After that let win 7 run and do it's thing then it will restart then move to the name you pc and what not. Ok here is the get around when it asks u to put in your lince code Dont and un check the actavite whrn u get online and finish. Ok after the first startup you will get the normail screen in win 7. Go to the System screen using computer r click propites you will see at the bottem of the screen enter new lince code click on that and enter your update lince number now. Win 7 will do the activaton dance as long you on internet. After that walla leagel copy love and install drivers you need and programs. If you were adventrious you will need to go to advanced settings and change your virtural disk to that drive you ctrated earlyer. Other wise run windiows up date remove win 7 dvd and enjoy.

Blessed be Annamarie

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RE: Re-install win7 upgrade
by bringit2me / May 14, 2010 10:33 AM PDT

Hi there! Ok, so yes you can re-install your upgrade over the win7 upgrade. I have done this 3 times already. So next you want to be sure you have everything you "need" such as files or any other data
backed up. Now decide what programs you need on the new refreshed install OS. You will of course need your product key. If you bought form the Download store at microsoft, you simply need to sign in your Live ID and your account should be there with any recent purchases,inc win7. If you have the retail disc- simply use that and boot to it. At boot you may need to choose to go to your optical drive on some systems. You will want to choose clean install, which of course will render remaining data as wiped out. Just follow the routine from there. NOW, I will mention perhaps the best aspect of Win 7 or any win ver OS- This OS has built-in disc imaging of your system! Highly recommended to do this! Before a casual customer had to BUY additional software to do this-not now. Find in system tools.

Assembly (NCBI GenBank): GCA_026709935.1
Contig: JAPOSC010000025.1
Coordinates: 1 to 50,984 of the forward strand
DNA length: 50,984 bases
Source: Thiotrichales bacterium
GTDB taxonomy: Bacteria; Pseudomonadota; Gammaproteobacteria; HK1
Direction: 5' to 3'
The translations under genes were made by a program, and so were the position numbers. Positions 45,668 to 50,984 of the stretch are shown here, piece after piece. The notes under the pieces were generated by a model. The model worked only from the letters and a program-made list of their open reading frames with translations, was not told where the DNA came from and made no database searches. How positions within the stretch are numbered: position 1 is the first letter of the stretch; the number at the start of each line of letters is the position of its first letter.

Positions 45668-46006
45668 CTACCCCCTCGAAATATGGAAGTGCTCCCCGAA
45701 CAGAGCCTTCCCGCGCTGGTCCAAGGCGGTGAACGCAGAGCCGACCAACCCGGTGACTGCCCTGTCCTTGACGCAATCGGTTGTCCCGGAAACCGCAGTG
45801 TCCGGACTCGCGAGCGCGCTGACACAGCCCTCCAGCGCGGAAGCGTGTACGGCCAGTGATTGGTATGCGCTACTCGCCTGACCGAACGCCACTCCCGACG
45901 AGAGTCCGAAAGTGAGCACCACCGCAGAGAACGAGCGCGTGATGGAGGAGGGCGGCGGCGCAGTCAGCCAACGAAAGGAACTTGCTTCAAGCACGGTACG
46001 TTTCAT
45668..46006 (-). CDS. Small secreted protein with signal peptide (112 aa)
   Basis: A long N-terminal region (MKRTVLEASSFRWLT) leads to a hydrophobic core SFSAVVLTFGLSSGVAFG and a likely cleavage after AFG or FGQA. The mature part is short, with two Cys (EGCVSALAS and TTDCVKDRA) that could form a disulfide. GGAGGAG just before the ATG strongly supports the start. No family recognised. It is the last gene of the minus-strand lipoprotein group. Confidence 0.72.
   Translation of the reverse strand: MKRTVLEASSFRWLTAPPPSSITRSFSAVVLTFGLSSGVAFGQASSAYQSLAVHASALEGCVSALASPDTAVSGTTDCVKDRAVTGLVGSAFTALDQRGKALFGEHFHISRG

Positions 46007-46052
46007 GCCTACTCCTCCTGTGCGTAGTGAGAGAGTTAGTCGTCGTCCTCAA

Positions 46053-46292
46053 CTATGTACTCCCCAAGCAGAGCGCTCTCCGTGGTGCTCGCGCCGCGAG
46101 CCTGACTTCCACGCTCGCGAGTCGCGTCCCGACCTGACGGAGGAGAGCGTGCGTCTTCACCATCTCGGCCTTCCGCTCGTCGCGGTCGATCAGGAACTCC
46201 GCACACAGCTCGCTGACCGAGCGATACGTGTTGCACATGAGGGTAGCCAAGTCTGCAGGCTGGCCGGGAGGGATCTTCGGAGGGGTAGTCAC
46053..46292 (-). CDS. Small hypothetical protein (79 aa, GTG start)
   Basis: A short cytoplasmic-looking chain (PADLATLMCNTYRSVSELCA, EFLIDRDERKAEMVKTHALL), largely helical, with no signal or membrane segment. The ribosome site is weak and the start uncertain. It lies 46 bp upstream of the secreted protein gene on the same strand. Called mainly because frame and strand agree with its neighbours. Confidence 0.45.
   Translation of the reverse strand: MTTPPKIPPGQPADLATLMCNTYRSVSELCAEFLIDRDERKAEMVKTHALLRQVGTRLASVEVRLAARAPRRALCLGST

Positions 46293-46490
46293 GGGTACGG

make an original copy to restore your exact system, if this happens again, then occasionally repeat as you gather more data on your system. this can take several discs ( maybe 5 or so ). but it is a life saver in case of disaster.

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WARNING
by vc-myvc / May 21, 2010 10:06 PM PDT

Hello everybody. Just a warning:
DO NOT TRUST THE MICROSOFT'S SYSTEM RESTORE!!!! MAY BE YOUR HDD WILL BE UNUSUABLE !!! GOOGLE IT!!! THEY STILL TRY (i think) TO FIND THE END OF THE ROPE!!!!
SUGGESTION:
Visit http://www.emachines.com/windows7upgrade/.
Pretty good upgrade vista ==> win 7 softaware for laptops and desktops. Full first-aid documentation + tech support.
DON'T bother to buy it. Exists as a TORRENT.
Hope my post has some value for some of you CNETers....

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Starting over ....
by Watzman / May 14, 2010 10:34 AM PDT

Not really a problem; you should be able to do this easily AND it's legal, even if you have to use the "double install" trick (it's legal because even if you don't use it, you DO (did) have a qualifying previous operating system). Windows SHOULD recognize the PC as the same PC on which that same product key was previously installed, and you SHOULD not have any activation problems. As long as it's the same product key on the same hardware, you are allowed an infinite number of reinstallations.

Ok, to start:

1. Save everything (ideally) or, if that is not possible, save everything you think that you might need.

2. After Windows 7 is installed, you are going to need to reinstall all of your applications programs from their original media, and you are going to need Windows 7 drivers for all of your hardware. Now is a good time to collect those.

3. Run the Office settings savings tool for the version of office that you have to save your office settings (on office 2003, it's the "Office 2003 Save My settings Wizard" and it produces an OPS file.

4. Run the Windows easy transfer tool and, likewise, save your settings. I would save settings only, and not any files. Or, if you think that your settings are badly screwed up, skip this step.

5. Boot from the Windows 7 DVD and do a "clean install". There are "advanced options" that will let you destroy existing partitions, if any, which I would recommend if you are sure that you have saved everything necessary back at the beginning.